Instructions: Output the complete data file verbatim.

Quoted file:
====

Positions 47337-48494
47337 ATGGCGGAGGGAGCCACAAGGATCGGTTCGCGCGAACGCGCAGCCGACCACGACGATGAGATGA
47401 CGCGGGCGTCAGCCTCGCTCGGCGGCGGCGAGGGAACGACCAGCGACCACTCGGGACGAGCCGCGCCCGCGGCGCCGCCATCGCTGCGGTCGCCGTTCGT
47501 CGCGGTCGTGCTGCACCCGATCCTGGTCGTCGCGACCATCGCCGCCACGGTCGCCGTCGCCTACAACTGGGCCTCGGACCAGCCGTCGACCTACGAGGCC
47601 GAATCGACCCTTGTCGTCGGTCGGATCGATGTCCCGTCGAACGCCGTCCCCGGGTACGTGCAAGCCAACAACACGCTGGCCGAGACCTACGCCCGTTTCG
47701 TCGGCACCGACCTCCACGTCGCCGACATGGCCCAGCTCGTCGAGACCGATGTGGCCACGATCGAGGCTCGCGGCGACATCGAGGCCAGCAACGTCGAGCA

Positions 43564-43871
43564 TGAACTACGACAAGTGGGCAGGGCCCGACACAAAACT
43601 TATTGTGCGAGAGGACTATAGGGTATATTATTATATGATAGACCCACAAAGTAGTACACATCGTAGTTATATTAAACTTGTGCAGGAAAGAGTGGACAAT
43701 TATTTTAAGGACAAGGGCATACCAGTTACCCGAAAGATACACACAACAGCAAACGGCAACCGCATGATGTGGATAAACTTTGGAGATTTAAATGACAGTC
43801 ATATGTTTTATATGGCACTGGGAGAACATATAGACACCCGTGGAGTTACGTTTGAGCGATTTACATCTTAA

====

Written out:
Positions 47337-48494
47337 ATGGCGGAGGGAGCCACAAGGATCGGTTCGCGCGAACGCGCAGCCGACCACGACGATGAGATGA
47401 CGCGGGCGTCAGCCTCGCTCGGCGGCGGCGAGGGAACGACCAGCGACCACTCGGGACGAGCCGCGCCCGCGGCGCCGCCATCGCTGCGGTCGCCGTTCGT
47501 CGCGGTCGTGCTGCACCCGATCCTGGTCGTCGCGACCATCGCCGCCACGGTCGCCGTCGCCTACAACTGGGCCTCGGACCAGCCGTCGACCTACGAGGCC
47601 GAATCGACCCTTGTCGTCGGTCGGATCGATGTCCCGTCGAACGCCGTCCCCGGGTACGTGCAAGCCAACAACACGCTGGCCGAGACCTACGCCCGTTTCG
47701 TCGGCACCGACCTCCACGTCGCCGACATGGCCCAGCTCGTCGAGACCGATGTGGCCACGATCGAGGCTCGCGGCGACATCGAGGCCAGCAACGTCGAGCA

Positions 43564-43871
43564 TGAACTACGACAAGTGGGCAGGGCCCGACACAAAACT
43601 TATTGTGCGAGAGGACTATAGGGTATATTATTATATGATAGACCCACAAAGTAGTACACATCGTAGTTATATTAAACTTGTGCAGGAAAGAGTGGACAAT
43701 TATTTTAAGGACAAGGGCATACCAGTTACCCGAAAGATACACACAACAGCAAACGGCAACCGCATGATGTGGATAAACTTTGGAGATTTAAATGACAGTC
43801 ATATGTTTTATATGGCACTGGGAGAACATATAGACACCCGTGGAGTTACGTTTGAGCGATTTACATCTTAA